Crafting, you say?
Whoa, put the weapon down! I can already hear the complaints coming from several of your heads. This really is a cliche open world survival game now, isn’t it? Nah, it doesn’t really change much. Crafting is just another way to get health and ammo, really. It kinda just expands on the green gel from the first game that upgraded your abilities. If there’s one negative it’s that it makes the game a little bit easier, with more flexible ways to manage ammo. You can make stuff out in the field at a high cost, or go back to a safehouse and craft things efficiently with a nice coffee to restore your health. The perfect drink to take you on a rollercoaster ride through both extremes of calmness and anxiety.
Much like the first game I found the pacing to be fantastic. Tango Gameworks have really nailed down what makes a single player game engaging. This game doesn’t really drown you in too much exploration or action at once, but offers a nice mix. You can pretty much pick your own battles when you see a horde of monsters in the street. Do you have enough ammo to fight them? If not you can try some strategic stealth kills to take them out one by one, or just try to run past without bothering them. The combat is a little bit better than the first game I think, with a few more options for stealth kills and new weapons.
The storytelling of this game came as a big surprise to me and deserves big props. Like the first game it has some scenes that require abstract thinking with abrupt transitions, but it does a much better job of expanding what’s going on in detail. A lot of conversations happen while you’re playing without really stopping the action much, and you get a much bigger scope of what’s going on. It’s really hard to say why it’s so good without spoiling too much, but I just loved the way it developed. Story wasn’t really a strength of the first game in my opinion, it was solid but came second to the gameplay for me. The Evil Within 2 elevates the story to a whole new level and tells it masterfully.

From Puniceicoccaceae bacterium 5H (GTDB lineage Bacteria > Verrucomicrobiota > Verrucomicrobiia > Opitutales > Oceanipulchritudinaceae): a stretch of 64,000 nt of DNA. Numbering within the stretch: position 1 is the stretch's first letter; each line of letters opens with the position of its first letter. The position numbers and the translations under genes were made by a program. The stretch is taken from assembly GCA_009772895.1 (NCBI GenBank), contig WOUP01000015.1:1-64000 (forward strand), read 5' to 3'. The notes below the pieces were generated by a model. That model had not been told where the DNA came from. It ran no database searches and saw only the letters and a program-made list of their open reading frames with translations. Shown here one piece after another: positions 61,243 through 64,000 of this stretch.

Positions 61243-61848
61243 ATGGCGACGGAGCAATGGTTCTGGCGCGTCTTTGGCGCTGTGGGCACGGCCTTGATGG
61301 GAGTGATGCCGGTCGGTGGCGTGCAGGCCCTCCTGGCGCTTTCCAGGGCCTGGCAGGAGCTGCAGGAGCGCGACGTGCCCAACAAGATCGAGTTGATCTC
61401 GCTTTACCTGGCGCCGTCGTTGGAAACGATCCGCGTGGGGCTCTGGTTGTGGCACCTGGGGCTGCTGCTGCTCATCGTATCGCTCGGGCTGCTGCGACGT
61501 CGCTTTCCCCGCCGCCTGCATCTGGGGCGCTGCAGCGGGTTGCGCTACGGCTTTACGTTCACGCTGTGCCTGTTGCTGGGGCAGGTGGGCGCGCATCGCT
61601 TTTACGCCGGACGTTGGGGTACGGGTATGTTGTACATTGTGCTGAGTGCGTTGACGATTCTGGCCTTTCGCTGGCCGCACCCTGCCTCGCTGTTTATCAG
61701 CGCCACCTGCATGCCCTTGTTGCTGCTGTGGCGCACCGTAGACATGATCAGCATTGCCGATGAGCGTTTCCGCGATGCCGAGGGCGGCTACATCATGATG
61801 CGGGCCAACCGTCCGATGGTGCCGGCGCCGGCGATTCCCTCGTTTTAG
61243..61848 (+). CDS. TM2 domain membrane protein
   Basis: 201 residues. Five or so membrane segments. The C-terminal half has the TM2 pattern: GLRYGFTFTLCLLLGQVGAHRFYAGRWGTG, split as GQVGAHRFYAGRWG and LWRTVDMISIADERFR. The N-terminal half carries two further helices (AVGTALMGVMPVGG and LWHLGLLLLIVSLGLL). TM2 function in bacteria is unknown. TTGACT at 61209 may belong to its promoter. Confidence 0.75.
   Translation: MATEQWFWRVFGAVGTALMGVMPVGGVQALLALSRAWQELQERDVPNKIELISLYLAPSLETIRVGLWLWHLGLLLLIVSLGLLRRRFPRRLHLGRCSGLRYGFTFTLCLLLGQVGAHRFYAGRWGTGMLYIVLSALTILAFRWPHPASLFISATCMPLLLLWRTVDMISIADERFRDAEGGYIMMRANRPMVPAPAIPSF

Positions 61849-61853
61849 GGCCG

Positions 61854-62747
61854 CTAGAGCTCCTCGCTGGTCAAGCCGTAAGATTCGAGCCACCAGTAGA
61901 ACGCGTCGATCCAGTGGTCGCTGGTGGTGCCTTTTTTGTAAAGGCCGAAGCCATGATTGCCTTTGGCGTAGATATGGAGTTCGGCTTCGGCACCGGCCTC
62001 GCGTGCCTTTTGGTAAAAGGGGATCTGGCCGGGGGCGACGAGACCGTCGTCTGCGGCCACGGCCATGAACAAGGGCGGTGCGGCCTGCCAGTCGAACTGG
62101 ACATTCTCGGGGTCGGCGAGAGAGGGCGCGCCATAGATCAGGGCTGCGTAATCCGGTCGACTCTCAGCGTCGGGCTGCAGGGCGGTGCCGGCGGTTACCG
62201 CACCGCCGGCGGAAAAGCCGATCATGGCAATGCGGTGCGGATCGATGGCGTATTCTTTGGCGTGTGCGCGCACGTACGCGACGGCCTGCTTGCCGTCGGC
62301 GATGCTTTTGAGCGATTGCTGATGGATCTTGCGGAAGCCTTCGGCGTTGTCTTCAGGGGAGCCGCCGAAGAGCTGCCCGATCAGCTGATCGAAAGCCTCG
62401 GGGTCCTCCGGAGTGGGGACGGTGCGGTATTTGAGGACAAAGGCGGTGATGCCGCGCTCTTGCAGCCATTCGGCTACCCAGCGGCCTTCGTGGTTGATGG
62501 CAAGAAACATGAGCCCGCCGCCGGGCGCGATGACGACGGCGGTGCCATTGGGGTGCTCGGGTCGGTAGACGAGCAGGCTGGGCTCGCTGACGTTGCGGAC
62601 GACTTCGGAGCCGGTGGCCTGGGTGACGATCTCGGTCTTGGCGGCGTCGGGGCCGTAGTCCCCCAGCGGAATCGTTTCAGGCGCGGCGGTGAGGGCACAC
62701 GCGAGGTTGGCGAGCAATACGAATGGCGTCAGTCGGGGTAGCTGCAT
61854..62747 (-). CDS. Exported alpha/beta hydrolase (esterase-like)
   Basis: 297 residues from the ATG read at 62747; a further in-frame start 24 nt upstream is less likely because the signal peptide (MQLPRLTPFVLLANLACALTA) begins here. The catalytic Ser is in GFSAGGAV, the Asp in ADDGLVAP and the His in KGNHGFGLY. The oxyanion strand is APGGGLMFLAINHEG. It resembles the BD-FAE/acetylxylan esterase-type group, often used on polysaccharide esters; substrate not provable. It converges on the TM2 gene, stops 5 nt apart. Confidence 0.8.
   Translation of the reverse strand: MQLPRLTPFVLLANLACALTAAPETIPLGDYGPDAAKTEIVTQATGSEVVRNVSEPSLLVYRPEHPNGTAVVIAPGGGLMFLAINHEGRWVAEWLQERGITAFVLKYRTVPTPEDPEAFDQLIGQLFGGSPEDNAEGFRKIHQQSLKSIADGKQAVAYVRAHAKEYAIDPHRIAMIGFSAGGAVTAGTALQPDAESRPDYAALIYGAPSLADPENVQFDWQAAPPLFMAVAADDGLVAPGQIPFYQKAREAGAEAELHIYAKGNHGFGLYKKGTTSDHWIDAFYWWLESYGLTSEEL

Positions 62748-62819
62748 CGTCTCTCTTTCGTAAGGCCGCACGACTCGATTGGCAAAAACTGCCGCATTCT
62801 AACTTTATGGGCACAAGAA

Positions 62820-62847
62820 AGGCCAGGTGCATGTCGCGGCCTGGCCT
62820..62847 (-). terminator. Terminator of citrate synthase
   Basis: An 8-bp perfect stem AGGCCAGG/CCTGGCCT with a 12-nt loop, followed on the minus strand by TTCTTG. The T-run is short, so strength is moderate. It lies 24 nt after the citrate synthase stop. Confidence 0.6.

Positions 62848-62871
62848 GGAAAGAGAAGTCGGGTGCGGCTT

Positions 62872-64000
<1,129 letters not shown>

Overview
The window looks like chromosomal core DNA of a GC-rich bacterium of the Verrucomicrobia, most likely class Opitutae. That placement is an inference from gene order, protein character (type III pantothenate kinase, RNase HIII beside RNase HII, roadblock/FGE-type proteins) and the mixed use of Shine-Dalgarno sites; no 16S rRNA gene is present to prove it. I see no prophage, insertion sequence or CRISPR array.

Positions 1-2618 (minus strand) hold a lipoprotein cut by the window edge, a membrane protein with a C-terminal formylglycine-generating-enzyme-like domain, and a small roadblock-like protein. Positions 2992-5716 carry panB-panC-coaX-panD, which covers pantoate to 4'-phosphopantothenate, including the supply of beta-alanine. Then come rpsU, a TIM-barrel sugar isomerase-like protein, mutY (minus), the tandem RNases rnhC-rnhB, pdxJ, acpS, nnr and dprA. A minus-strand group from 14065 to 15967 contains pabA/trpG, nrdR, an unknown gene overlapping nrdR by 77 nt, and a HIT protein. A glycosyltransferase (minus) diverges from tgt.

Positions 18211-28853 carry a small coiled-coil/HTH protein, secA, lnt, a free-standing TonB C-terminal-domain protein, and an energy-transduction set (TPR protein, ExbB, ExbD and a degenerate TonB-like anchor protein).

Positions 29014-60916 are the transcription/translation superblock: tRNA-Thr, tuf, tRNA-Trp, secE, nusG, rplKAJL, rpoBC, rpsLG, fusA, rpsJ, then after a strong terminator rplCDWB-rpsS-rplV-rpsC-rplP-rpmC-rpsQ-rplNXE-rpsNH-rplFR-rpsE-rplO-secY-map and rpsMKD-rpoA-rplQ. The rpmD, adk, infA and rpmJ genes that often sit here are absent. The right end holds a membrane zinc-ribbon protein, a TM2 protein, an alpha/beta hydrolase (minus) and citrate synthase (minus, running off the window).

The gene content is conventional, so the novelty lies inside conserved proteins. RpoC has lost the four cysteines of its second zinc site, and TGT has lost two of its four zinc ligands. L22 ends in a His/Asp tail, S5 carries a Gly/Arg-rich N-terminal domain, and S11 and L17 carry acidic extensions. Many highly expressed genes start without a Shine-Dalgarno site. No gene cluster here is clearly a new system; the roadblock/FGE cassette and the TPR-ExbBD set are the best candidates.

The Evil Within 2 is a wonderful game in its own right and a brilliant sequel to The Evil Within. After having somewhat lukewarm feelings about the DLC of the first game, I had my doubts they could continue the form of the first game, but they blew away my expectations. I’m still in awe at how good both of these games are, and how little press and hype they seemed to get. I think it’s an unfortunate consequence of Bethesda blacklisting a couple of outlets, even though all they do is publish this game. The graphics and game engine are very polished and high-budget, with top-tier gameplay design, structure and story to top it all off. If I had to pinpoint the difference between both games, it’s that 2 is a bit less scary but has more story and gameplay depth, while 1 is more gruesome and has tighter scenario design with a more hands-on approach by Mikami. Both games are absolute masterpieces and highly recommended for anyone looking for some extra anxiety with their coffee. Now I’m off to have some breakfast in the middle of the night… this place looks open!